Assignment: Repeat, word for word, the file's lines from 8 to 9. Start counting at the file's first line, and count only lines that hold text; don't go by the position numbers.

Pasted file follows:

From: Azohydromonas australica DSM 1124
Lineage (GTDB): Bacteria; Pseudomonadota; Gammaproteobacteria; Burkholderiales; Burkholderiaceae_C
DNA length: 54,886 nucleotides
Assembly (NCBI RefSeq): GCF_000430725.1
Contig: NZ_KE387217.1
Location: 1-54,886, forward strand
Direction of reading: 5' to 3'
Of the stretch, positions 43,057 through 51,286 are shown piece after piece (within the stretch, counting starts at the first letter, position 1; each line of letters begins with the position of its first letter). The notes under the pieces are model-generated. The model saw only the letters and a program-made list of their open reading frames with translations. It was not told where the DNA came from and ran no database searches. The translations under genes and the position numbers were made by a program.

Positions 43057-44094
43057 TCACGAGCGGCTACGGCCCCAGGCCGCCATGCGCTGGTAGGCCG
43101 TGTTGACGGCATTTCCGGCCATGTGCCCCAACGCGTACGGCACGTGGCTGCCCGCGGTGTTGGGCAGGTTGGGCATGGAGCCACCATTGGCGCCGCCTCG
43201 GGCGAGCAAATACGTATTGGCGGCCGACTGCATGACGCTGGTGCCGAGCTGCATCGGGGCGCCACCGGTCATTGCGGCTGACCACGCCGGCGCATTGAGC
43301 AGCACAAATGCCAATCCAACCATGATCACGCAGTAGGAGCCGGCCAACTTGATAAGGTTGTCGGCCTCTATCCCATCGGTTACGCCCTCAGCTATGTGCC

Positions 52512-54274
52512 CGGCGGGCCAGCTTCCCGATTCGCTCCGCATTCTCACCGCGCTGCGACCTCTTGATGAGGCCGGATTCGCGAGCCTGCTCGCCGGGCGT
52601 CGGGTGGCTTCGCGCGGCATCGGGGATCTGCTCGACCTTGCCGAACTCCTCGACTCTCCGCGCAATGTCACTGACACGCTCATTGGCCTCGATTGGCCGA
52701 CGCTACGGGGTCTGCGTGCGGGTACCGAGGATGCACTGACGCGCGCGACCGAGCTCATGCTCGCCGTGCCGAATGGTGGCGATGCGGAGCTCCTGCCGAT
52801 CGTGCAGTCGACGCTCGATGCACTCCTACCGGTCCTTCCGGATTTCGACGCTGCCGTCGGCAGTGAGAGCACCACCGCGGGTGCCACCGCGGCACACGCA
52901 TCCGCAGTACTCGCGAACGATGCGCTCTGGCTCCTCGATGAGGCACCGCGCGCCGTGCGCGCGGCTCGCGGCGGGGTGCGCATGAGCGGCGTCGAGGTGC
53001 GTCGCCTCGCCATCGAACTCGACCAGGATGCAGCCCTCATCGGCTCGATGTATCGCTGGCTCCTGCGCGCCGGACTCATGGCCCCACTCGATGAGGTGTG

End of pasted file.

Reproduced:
Of the stretch, positions 43,057 through 51,286 are shown piece after piece (within the stretch, counting starts at the first letter, position 1; each line of letters begins with the position of its first letter). The notes under the pieces are model-generated. The model saw only the letters and a program-made list of their open reading frames with translations. It was not told where the DNA came from and ran no database searches. The translations under genes and the position numbers were made by a program.

Positions 43057-44094